Saturday, February 16, 2013

Cybils Book Review: Me and Earl and the Dying Girl by Jesse Andrews

Book: Me and Earl and the Dying Girl
Author: Jesse Andrews
Published: 2012
Source: Review copy from publisher specifically for the Cybils

Chubby, pasty, and socially awkward, Greg Gaines has spent most of his high school career trying not to make waves, and finding a fair amount of success. He prides himself on being accepted by every group without ever really being part of one. He stays off the radar and out of firing range in the war that is high school. Nobody knows about his secret hobby of filmmaking except for his (for lack of a better word) best friend and co-director, the undersized and perpetually furious Earl.

Then Greg's mother tells him that Rachel Kushner has leukemia, and she wants him to spend some time with her.

Who is Rachel Kushner? Nobody, really. A girl he once sort-of-maybe-but-not-really had a thing with, in eighth grade. Their parting was drawn out, awkward, and gratefully forgotten until now. Greg bows to the unstoppable force that is his mom's nagging and revives their friendship. He's just trying to make her laugh, but he finds himself opening up to her. And whether he likes it or not, Greg Gaines is about to make tsunami-size waves.

The book really isn't about Rachel, in spite of her presence in the title. As a character, she's actually rather thin (delete tasteless Greg-style joke about thinness and chemo patients). She doesn't do much. There's not even any hint of romance. But her illness forces Greg to be a friend for the first time in his life. He has to do things that are uncomfortable to him. He has to expose his own flaws, not only to her but to others. Near the end of the book, he gets suckered into making a film about Rachel. In the past, he and Earl have made one attempt at each film and went on to the next one. They were stupid, derivative, tasteless, and pretty much senseless. This time he makes . . .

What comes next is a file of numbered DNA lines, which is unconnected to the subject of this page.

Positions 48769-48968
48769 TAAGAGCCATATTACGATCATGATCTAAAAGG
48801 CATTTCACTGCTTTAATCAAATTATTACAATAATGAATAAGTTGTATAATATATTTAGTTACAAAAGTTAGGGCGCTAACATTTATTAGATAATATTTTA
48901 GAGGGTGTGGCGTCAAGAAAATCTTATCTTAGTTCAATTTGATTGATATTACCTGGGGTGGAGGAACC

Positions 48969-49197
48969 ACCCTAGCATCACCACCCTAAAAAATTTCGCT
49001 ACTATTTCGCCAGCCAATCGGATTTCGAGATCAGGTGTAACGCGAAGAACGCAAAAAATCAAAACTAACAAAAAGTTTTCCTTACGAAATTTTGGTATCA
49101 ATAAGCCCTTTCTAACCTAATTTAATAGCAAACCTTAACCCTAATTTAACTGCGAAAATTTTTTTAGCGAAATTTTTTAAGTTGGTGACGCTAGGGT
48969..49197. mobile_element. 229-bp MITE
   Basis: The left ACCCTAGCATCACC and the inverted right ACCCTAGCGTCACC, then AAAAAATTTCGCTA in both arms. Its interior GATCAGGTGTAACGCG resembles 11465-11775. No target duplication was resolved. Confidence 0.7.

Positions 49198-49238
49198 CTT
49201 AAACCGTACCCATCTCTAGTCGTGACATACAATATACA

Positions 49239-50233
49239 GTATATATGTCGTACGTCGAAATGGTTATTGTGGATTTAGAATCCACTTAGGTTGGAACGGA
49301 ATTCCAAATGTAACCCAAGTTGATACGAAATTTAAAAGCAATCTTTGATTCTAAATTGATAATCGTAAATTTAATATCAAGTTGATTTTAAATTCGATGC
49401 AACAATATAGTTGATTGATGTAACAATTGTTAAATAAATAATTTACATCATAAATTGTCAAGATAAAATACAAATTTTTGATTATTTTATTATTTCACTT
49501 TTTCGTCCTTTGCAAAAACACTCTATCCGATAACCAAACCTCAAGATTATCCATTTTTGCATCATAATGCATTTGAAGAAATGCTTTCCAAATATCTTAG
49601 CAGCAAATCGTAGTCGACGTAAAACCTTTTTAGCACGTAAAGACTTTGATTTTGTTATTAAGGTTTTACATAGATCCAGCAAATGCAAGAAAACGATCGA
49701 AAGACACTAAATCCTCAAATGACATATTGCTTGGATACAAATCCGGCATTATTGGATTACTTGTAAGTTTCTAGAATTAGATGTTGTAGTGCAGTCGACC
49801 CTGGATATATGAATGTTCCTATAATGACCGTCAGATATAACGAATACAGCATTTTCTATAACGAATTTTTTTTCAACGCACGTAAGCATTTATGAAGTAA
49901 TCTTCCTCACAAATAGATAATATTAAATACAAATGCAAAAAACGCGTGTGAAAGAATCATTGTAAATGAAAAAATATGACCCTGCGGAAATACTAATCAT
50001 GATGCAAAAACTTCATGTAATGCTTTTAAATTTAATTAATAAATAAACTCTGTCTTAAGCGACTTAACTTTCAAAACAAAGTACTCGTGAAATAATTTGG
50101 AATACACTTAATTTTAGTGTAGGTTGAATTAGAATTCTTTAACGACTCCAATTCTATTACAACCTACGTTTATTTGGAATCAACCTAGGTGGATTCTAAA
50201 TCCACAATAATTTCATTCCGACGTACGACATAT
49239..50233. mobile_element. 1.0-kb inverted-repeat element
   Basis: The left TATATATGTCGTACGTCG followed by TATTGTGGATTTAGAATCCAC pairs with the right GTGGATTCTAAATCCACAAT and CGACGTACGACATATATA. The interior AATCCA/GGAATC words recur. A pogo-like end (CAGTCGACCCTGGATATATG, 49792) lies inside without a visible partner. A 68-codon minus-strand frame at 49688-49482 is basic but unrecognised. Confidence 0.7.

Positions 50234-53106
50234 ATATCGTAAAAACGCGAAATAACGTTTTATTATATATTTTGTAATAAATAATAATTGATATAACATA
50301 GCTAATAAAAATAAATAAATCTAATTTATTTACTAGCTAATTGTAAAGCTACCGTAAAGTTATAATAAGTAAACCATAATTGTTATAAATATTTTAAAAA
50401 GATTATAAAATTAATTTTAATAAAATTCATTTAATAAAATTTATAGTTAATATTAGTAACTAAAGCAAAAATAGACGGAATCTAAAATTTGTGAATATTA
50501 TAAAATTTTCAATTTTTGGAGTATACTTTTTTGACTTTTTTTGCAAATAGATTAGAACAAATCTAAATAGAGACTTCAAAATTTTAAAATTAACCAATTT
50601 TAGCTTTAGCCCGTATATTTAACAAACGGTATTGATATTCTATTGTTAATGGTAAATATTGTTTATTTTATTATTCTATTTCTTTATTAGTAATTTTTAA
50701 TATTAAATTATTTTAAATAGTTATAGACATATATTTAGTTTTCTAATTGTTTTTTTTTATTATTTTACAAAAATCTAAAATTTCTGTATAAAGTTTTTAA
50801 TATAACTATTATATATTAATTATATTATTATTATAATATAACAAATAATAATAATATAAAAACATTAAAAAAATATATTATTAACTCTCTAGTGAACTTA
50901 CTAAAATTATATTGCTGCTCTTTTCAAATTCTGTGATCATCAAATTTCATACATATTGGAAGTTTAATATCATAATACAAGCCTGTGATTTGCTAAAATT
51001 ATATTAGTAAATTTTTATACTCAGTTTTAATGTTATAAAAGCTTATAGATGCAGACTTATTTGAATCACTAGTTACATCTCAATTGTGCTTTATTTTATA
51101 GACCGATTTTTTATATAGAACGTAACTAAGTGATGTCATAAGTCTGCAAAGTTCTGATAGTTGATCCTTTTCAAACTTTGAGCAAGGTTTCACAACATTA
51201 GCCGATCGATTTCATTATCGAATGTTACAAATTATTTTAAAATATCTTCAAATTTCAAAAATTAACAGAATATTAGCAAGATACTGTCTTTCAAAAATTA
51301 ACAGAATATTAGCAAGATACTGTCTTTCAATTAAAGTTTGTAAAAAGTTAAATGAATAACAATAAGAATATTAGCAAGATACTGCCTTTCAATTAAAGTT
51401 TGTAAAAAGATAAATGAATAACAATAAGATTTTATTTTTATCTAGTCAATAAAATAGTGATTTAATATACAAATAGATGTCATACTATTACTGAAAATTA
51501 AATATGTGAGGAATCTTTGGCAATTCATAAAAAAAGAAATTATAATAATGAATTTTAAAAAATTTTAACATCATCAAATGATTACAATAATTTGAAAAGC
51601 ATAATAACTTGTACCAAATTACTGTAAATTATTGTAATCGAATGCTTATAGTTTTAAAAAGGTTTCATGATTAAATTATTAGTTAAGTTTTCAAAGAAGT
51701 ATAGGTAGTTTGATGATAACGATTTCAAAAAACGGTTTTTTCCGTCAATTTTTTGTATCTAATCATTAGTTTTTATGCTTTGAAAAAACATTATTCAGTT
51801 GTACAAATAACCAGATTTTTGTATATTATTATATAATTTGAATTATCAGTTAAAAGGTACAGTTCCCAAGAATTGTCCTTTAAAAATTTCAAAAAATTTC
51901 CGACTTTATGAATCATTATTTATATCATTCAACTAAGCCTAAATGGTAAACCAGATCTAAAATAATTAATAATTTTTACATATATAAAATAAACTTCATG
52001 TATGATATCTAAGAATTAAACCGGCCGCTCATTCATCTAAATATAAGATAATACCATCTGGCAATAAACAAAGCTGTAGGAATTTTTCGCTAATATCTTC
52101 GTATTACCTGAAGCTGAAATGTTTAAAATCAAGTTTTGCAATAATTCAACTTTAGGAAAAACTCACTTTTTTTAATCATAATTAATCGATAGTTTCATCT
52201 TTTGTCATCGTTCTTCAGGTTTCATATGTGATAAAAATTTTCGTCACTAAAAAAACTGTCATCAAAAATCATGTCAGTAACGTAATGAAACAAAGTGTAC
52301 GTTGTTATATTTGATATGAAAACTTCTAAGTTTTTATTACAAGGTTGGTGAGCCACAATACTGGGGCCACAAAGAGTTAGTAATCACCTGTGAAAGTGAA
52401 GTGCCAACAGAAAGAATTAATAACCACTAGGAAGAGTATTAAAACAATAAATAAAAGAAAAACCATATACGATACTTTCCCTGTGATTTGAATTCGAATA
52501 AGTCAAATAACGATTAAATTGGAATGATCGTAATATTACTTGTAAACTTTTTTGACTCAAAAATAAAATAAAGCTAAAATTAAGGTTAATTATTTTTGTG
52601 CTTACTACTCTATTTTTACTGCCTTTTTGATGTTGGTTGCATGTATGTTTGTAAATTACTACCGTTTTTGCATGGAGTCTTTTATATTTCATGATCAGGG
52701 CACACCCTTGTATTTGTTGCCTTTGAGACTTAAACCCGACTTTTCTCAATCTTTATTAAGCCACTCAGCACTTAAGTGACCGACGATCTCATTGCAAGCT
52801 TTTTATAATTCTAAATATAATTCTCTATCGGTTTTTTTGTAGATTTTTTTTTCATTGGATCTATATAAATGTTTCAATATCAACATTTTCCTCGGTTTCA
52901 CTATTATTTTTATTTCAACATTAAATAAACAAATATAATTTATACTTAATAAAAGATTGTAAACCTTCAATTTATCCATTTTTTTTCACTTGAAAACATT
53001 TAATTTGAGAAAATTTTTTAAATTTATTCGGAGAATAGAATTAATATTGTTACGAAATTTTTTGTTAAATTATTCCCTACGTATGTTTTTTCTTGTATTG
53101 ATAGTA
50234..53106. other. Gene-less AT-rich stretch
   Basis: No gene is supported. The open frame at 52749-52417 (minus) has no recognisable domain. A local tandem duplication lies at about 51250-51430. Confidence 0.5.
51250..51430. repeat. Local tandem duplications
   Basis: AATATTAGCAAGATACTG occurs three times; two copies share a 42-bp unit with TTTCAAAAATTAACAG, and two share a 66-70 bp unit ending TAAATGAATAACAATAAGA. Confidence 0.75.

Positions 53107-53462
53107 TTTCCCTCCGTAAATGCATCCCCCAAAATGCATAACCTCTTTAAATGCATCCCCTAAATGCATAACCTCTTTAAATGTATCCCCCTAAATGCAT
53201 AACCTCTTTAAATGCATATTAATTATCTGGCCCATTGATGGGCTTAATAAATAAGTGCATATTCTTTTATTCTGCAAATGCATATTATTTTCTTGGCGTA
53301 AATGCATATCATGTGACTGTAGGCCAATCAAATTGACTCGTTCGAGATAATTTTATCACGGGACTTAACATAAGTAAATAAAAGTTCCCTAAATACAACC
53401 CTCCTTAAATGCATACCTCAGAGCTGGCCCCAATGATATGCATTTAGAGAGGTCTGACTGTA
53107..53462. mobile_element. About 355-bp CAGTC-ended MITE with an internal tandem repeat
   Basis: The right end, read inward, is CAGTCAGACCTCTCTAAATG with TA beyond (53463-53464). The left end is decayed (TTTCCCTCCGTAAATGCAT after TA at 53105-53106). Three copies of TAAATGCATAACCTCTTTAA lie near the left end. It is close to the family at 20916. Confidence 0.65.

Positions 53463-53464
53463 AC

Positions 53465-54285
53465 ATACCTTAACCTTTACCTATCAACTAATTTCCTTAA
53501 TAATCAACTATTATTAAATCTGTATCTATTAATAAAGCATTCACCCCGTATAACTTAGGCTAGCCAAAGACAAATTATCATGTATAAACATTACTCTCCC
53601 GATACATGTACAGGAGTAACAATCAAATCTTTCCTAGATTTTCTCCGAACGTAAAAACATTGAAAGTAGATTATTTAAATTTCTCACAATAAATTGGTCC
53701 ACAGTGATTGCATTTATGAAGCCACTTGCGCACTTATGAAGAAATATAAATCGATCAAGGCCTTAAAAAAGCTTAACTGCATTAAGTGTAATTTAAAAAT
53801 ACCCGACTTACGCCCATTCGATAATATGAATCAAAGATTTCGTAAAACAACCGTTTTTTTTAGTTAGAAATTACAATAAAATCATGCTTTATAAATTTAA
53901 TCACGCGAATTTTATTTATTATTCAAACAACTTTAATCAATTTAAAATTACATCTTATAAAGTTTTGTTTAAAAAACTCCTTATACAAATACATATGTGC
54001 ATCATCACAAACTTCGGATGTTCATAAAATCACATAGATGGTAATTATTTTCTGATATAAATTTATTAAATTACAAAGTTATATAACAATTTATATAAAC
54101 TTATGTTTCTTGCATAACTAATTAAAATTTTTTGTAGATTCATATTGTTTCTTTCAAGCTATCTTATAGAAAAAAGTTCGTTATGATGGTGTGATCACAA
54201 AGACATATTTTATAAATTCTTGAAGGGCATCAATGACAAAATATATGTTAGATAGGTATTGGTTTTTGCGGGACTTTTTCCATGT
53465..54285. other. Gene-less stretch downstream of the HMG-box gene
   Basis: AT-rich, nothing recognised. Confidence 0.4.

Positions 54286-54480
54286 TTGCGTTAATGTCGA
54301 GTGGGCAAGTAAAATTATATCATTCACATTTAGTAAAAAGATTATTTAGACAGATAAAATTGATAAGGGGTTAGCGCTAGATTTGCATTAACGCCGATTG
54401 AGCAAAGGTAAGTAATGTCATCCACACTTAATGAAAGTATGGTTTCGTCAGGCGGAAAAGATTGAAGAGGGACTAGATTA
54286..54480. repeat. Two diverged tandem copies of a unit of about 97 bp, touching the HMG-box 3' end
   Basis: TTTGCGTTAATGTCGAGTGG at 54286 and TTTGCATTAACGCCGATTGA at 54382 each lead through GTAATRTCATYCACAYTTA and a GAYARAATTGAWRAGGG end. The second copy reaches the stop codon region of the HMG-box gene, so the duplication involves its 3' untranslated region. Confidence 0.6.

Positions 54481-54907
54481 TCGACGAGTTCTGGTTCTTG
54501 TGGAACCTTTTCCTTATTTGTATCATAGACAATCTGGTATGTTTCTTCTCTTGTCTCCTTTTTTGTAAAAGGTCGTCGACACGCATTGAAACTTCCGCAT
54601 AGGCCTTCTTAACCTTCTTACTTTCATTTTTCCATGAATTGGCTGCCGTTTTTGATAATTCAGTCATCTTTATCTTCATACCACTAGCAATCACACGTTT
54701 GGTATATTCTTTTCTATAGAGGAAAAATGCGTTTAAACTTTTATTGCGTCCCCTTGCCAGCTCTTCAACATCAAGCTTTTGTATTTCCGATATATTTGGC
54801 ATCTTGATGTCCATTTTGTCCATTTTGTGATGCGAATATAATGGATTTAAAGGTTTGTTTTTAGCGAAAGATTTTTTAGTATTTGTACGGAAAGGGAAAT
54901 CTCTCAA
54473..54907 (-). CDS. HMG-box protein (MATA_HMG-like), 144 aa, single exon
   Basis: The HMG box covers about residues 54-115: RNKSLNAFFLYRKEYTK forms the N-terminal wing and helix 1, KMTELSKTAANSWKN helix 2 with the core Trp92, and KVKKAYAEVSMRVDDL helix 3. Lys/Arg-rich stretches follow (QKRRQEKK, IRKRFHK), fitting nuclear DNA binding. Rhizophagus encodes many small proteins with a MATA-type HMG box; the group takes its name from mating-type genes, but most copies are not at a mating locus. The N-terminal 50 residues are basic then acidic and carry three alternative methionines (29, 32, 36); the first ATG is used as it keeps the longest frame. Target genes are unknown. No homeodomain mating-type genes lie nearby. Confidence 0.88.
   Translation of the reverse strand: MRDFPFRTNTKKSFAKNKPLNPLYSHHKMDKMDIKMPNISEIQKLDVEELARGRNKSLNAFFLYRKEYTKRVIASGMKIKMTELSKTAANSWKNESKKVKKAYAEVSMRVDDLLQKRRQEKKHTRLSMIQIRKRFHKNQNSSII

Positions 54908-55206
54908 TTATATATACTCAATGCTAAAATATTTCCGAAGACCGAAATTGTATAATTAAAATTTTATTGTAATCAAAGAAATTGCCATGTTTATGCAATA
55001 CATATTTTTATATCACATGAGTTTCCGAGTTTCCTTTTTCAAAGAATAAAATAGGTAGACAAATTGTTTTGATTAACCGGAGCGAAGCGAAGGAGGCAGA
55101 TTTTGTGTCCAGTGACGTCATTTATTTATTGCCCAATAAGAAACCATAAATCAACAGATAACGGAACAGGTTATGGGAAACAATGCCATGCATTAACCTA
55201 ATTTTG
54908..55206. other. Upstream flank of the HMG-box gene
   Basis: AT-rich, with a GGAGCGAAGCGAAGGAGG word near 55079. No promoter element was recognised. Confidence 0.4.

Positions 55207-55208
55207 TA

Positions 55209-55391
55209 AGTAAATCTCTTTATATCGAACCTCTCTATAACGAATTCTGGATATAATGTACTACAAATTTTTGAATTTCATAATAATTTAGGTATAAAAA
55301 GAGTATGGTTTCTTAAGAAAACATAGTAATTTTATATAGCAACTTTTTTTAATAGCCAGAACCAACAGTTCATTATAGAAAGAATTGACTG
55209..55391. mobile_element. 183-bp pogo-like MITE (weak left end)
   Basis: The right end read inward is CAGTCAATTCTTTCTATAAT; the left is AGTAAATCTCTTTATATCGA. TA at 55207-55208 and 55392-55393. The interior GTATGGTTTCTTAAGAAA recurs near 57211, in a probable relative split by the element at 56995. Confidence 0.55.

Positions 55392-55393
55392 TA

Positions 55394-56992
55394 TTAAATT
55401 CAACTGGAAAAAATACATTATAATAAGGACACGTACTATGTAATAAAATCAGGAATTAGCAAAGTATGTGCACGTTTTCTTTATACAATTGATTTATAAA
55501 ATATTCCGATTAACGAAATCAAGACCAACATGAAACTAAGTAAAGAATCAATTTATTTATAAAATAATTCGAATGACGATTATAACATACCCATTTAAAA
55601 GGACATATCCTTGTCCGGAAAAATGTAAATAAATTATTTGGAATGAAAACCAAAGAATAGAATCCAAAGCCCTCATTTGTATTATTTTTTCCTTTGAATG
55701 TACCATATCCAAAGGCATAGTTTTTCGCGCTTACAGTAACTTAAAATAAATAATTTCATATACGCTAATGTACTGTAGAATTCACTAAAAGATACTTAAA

A stupid, derivative, tasteless, and pretty much senseless film. Or rather, five of them. He keeps going. He keeps trying. And while the result is astonishingly bad (I cringed just reading the bits that we get), he still worked at it, for perhaps the first time in his life.

Like most guys, Earl and Greg show their feelings by talking around them, joking about them, and downright pretending they don't exist. You have to watch carefully to see the change in Greg from someone trying to stay invisible and unhurt to someone who is reluctantly, tremulously, openly vulnerable.

I feel like this book got overlooked a lot because of its overt similarity to the much more high-profile The Fault in Our Stars. (And trust me, there will be a review of that coming. Sometime. Soon. Ish.) But they're really not the same at all. Sure, they both talk about death in teens, and how it affects other teens, but in tone and approach they couldn't be more different. This is the death/cancer book for kids who will moan and roll their eyes all the way through The Fault in Our Stars. Myself, I loved them both.

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